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Malaysian trapped in Myanmar scam park, subjected to torture over unmet US$50,000 monthly target

A 29-year-old Malaysian, lured by a friend from Guangzhou, ended up in a Myanmar scam operation, enduring torture and abuse for falling short of a US$50,000 monthly target.

After his family paid RM 50,000 (approximately US$10,575) ransom for his release, the victim finally ended his 1 year and 7 months ordeal and reunited with his loved ones.

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MALAYSIA: A 29-year-old Malaysian, enticed by his Chinese friend from Guangzhou, tragically found himself compelled to work as part of a scam operation in Myanmar.

He endured torture, electric shocks, and starvation from the group as a consequence of failing to meet a monthly performance target of US$50,000.

He remained trapped in the compound for an agonizing period of 1 year and 7 months until his family paid a ransom of RM 50,000 (approximately US$10,575) to secure his safe return.

According to the Malaysian Chinese media outlet, China Press, the victim, identified as Mr Lee, had worked in the oil and natural gas industry in Johor for nearly 6 years.

Guangzhou friend boasted of over US$1,200 monthly Income in Thailand’s oil and gas sector

He recounted that he had fallen victim to deception by a Chinese friend from Guangzhou, someone he had known for approximately 6 years.

This friend had represented himself as working in Thailand’s oil and natural gas industry, earning a monthly income ranging from RM 5,000 to 6,000 (approximately US$1,269).

Due to his deep trust in this friend, he harboured no suspicions.

In March 2022, he embarked on a journey from Kuala Lumpur to Bangkok, Thailand, in search of work but was ultimately ensnared into a fraudulent scheme in Myanmar.

Upon his arrival in Thailand, he underwent a one-day quarantine before purchasing a bus ticket to a specific location, where he awaited transportation arranged by undisclosed parties.

After a 30-minute drive, the driver unexpectedly instructed him to disembark and switch to another vehicle.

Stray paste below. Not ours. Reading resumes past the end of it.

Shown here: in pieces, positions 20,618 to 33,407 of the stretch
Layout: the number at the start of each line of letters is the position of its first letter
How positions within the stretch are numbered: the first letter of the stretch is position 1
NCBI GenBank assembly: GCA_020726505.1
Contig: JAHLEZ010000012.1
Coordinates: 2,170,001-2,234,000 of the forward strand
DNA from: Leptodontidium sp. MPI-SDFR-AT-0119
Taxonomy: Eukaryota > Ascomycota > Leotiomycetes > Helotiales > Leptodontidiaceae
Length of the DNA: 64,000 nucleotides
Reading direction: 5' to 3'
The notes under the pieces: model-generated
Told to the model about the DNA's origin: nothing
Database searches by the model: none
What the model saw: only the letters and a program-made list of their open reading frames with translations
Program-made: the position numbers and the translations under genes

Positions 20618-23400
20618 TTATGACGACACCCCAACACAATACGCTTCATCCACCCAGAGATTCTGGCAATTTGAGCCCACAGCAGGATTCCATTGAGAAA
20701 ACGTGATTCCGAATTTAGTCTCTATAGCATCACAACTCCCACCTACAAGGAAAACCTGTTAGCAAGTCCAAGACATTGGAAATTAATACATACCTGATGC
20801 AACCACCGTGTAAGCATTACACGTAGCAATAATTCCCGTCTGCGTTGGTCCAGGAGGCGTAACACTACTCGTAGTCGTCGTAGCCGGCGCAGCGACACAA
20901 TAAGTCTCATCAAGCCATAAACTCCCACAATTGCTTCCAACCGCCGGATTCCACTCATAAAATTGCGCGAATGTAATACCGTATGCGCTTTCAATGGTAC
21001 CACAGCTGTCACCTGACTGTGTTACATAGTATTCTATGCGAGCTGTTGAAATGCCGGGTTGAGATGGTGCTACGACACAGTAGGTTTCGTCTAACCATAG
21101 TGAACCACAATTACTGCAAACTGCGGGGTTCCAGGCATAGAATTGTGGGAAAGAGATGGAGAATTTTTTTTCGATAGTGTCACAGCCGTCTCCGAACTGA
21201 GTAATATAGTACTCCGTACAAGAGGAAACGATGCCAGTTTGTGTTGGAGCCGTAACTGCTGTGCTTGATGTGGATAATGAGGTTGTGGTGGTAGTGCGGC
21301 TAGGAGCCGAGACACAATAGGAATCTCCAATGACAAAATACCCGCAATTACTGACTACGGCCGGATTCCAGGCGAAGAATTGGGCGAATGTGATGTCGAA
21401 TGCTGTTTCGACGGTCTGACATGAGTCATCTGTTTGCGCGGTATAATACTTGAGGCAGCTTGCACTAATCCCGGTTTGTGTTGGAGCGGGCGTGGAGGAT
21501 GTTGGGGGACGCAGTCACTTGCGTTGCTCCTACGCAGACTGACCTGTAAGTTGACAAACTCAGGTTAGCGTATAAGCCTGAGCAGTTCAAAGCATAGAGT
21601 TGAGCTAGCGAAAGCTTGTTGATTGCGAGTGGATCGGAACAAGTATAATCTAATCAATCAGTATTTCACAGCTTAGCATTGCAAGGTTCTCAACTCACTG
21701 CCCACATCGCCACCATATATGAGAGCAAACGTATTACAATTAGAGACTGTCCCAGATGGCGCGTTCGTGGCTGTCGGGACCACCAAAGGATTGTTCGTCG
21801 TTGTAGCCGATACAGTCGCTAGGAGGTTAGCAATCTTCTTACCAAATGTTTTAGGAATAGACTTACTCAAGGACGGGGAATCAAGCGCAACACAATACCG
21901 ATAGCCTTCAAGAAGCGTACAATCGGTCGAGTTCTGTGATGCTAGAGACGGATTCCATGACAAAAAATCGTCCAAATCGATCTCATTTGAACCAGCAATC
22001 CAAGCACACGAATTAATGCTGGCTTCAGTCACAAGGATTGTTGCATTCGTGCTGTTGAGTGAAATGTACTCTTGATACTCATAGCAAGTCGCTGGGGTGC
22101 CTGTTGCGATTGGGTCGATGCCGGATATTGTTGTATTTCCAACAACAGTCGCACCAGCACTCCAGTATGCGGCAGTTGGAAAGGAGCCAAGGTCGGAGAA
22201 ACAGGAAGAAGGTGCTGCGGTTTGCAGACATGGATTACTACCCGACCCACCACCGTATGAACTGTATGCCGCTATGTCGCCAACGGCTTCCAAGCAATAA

Inadvertent river crossing leads to unintended entry into Myanmar territory

Unbeknownst to him, he had arrived at a riverbank, unaware that the opposite bank marked the border into Myanmar.

He adhered to the instructions and crossed the river on foot, inadvertently stepping into the territory of Myanmar.

During this time, he remained confined within the compound. Fortunately, his phone had not been confiscated, enabling him to discreetly contact his family for assistance.

However, during his second month in captivity, he was transferred to another company for what was ostensibly “employment.”

At this juncture, his phone was seized, and he was sternly warned that failing to meet the prescribed “performance” targets would result in punishment, flogging, and electric shocks.

Mr Lee mentioned that the performance targets varied between companies.

In his situation, the monthly target was a staggering US$50,000. Meeting this target would grant him access to his phone; otherwise, he would be subjected to physical abuse, electric shocks, and starvation.

The majority of the injuries he suffered were concentrated on his thighs.

He mentioned that, after falling prey to deception, he relentlessly sought a means of escape.

Once his family became aware of his plight, they turned to a social media influencer known as “Thai’s Dragon,” Mr Victor Wong, for assistance.

Mr Wong has been providing assistance to victims ensnared in job scams, helping them escape from criminal syndicates in Myanmar and return home.

RM 50,000 ransom for freedom

Mr Lee revealed that, eventually, his family paid a ransom of RM 50,000, which facilitated his safe return home.